“But it still had the same feeling looking at everybody’s face through the fence and everybody is excited for me. That’s a feeling that nobody can take away from you, and that’s what motivates me more to come back now and do what I just did.”

Castroneves led 217 laps and then used veteran racecraft to get past the talented but unlucky JR Hildebrand, who was in search of his first win, but got balked by traffic.

“Everything was always well-calculated. Today experience really paid off,” he explained. “I’m aggressive when I have to be, and I take it easy when I need to. I don’t know, but probably that’s one of the reasons we led today.”

While Team Penske has had a number of champions – Will Power and Simon Pagenaud exist within his current quartet, Gil de Ferran and Sam Hornish Jr. won more in the 2000s and Al Unser Jr. and Emerson Fittipaldi carried the team in the 1990s – Castroneves has reached icon status within the Penske mold in the vain of a Rick Mears. Castroneves and Mears have delivered Penske nearly half his 16 Indianapolis 500 victories, with seven combined between the two of them.

Very few drivers last 20 years in IndyCar and that’s even harder to achieve within the Penske mold; but this is Castroneves’ 18th season with “The Captain.” Mears retired in 1992 as a driver but has been Penske’s veteran driver sage/coach in the 25 years since, having long been Castroneves’ spotter.

Today, Castroneves scored his 30th career win, which put him one ahead of Mears.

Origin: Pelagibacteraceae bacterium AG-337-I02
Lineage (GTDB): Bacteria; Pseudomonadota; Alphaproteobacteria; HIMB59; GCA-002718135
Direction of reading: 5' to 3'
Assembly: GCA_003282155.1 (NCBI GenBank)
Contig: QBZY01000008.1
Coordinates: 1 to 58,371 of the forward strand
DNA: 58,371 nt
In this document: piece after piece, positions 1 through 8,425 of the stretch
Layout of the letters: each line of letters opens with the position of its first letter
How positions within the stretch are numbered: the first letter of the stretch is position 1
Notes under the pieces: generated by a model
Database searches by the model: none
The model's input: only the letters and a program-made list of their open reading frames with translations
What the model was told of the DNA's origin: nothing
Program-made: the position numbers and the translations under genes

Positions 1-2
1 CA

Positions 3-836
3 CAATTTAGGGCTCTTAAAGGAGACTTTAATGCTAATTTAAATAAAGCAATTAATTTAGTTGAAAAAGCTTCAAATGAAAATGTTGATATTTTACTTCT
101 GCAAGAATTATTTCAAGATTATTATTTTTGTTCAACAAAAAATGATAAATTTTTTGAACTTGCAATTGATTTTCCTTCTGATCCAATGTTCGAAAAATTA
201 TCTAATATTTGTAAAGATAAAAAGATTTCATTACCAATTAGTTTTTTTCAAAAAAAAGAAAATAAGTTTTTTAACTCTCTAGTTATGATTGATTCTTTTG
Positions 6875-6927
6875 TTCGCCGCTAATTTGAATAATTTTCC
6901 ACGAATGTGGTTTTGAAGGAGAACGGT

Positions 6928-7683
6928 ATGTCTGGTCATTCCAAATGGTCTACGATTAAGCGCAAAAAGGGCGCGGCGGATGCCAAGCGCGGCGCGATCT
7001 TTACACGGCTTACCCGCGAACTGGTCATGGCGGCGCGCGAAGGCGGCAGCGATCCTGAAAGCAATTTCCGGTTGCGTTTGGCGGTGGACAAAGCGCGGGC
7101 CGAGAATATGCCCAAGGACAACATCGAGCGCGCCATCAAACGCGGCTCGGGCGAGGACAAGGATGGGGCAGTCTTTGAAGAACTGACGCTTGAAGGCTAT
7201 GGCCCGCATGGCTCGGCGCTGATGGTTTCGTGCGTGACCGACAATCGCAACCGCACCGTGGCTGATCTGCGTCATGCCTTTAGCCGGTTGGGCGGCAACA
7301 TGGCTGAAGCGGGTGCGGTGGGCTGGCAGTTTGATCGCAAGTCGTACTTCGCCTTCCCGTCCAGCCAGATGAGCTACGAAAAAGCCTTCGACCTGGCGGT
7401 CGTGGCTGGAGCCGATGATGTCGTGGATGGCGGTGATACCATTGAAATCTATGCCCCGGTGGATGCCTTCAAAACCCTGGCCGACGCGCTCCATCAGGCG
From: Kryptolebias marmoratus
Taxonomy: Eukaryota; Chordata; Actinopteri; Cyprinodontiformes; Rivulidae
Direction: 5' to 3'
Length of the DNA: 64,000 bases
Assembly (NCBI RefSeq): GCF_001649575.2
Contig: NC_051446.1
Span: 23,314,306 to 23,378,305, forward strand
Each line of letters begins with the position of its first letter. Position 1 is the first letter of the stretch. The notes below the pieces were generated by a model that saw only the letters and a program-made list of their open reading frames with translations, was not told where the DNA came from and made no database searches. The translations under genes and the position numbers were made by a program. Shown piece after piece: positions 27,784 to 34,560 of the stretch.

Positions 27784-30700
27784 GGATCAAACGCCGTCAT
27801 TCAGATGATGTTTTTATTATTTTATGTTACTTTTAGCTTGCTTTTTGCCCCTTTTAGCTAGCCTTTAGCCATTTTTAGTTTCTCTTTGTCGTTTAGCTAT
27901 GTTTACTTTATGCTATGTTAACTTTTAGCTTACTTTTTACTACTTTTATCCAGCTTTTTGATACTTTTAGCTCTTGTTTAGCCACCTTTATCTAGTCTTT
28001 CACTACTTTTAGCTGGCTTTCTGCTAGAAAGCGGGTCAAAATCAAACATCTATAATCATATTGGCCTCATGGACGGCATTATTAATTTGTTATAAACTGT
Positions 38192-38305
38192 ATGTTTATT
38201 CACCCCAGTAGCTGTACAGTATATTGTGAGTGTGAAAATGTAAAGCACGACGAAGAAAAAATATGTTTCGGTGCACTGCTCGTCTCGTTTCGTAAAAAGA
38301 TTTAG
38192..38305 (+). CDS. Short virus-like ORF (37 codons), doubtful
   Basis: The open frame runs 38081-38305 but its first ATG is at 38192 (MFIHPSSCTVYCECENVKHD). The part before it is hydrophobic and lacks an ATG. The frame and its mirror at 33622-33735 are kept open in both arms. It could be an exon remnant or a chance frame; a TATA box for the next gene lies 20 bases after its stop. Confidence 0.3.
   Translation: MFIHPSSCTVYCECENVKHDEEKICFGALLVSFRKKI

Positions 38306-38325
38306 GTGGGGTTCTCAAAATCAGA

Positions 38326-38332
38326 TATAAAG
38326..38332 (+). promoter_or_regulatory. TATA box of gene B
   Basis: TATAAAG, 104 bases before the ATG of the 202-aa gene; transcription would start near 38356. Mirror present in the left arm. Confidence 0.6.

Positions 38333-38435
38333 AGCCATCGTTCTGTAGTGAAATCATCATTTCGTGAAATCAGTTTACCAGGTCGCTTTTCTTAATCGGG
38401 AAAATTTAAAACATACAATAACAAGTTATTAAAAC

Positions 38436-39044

“And 30 wins, we just passed Rick Mears, which is my hero, and getting close to win most of the team, which is great,” he said.

What Castroneves means to Penske is what Castroneves means to IndyCar: It’s hard to think of either entity without them.

It was a weird Sunday in St. Petersburg, 2009, when a then-lesser heralded Power made his Team Penske debut as a temporary fill-in driver for Castroneves in his usual No. 3 car. A race later at Long Beach, Castroneves had been cleared of tax evasion charges, was back in the No. 3 car, and Power shifted to a third car, the then-part-time No. 12 Verizon entry.

There’s been a lot of celebrating Castroneves and his longtime friend Tony Kanaan’s equal 20th seasons in IndyCar this year, but at no point has either campaign been hailed as a retirement tour or final act.

Ask Kanaan, who remains one of the fittest drivers in the series, about his future and he’ll say he wants – and plans – to keep driving in IndyCar for as long as he can, and as long as Chip Ganassi will let him.

And Castroneves? As recently as last year he’s told some in the media he wants to keep at this for several more seasons.

If his performance continues to match that desire, and so far, it has, then there’s no reason he should be making that transition that so many drivers do. Save for Pagenaud, now one of Castroneves’ teammates, you almost never come back to IndyCar once you’ve entered the sports car world on a full-time basis.

IndyCar hasn’t had a full-time season without either of them since 1997; for reference, that’s a year when the first Austin Powers movie premiered and Beavis and Butt-head concluded its seventh season before a 13-year hiatus and 2011 reboot.

Today was a reminder in winning form of just how good, today, the “Great Corn Helio” still is.

“I have to say I’m honored to be part of this organization, and I can only thank Roger, Cindric and the entire team to be supporting me,” he said.

“It’s easy to be behind you in good times, but they’ve always been there no matter the time, so for me that’s priceless. I’m going to continue focusing in this season, and there’s more to come.”

INDYCAR’S contract at Laguna Seca not affected by new track management

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INDYCAR CEO Mark Miles told NBC Sports.com that INDYCAR’s season-ending race at WeatherTech Raceway in Monterey, California is not in any type of jeopardy after Monterey County officials sought a new management company for the Laguna Seca facility.